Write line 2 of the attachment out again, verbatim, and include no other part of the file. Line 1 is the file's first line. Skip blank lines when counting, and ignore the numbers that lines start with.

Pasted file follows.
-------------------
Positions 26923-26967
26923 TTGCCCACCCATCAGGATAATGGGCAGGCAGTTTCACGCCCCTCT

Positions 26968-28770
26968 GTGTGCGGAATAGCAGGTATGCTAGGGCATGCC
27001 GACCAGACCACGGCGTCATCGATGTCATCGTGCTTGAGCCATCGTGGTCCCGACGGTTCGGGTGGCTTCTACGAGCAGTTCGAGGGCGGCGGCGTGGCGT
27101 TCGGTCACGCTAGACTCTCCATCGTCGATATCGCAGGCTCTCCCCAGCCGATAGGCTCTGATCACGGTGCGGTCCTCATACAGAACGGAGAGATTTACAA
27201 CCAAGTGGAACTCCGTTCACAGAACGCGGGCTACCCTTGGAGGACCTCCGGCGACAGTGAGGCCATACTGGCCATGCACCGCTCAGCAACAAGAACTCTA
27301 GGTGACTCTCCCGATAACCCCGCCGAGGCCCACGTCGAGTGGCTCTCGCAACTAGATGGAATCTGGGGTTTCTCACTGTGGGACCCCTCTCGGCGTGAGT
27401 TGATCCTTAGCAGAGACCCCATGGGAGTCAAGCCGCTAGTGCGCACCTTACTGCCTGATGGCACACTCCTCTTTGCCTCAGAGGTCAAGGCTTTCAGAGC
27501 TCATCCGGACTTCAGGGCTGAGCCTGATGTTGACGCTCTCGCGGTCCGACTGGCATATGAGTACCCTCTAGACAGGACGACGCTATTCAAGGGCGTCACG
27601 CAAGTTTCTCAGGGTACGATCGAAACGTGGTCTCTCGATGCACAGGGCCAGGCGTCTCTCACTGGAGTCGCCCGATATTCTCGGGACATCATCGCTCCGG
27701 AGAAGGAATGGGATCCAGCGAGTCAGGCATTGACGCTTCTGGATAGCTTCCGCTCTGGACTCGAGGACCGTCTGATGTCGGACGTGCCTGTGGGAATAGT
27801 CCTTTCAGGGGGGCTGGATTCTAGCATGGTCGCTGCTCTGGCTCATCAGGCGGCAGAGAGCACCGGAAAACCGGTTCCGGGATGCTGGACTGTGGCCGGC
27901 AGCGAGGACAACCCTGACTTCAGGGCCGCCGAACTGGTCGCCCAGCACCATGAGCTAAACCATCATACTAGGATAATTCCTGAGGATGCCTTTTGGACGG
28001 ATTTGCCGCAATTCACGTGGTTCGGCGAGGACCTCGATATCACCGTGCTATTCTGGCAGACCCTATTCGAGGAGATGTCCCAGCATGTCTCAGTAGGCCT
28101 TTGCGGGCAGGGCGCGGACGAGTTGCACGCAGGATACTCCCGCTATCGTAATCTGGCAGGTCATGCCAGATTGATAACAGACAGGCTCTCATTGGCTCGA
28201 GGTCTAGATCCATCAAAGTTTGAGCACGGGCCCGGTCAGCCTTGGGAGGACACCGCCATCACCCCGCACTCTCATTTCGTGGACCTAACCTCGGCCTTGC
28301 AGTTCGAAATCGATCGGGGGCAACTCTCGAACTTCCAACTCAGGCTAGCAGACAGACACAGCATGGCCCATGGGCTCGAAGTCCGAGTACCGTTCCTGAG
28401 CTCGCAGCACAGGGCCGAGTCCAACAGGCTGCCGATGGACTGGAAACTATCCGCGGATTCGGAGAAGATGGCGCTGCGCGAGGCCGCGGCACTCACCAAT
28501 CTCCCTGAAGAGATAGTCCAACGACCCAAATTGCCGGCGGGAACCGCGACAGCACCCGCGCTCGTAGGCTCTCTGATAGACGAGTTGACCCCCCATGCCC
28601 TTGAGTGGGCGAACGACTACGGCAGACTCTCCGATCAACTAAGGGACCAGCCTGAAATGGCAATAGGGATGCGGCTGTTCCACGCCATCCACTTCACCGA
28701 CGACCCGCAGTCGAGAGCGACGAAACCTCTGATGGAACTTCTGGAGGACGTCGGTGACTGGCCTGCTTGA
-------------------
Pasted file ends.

26923 TTGCCCACCCATCAGGATAATGGGCAGGCAGTTTCACGCCCCTCT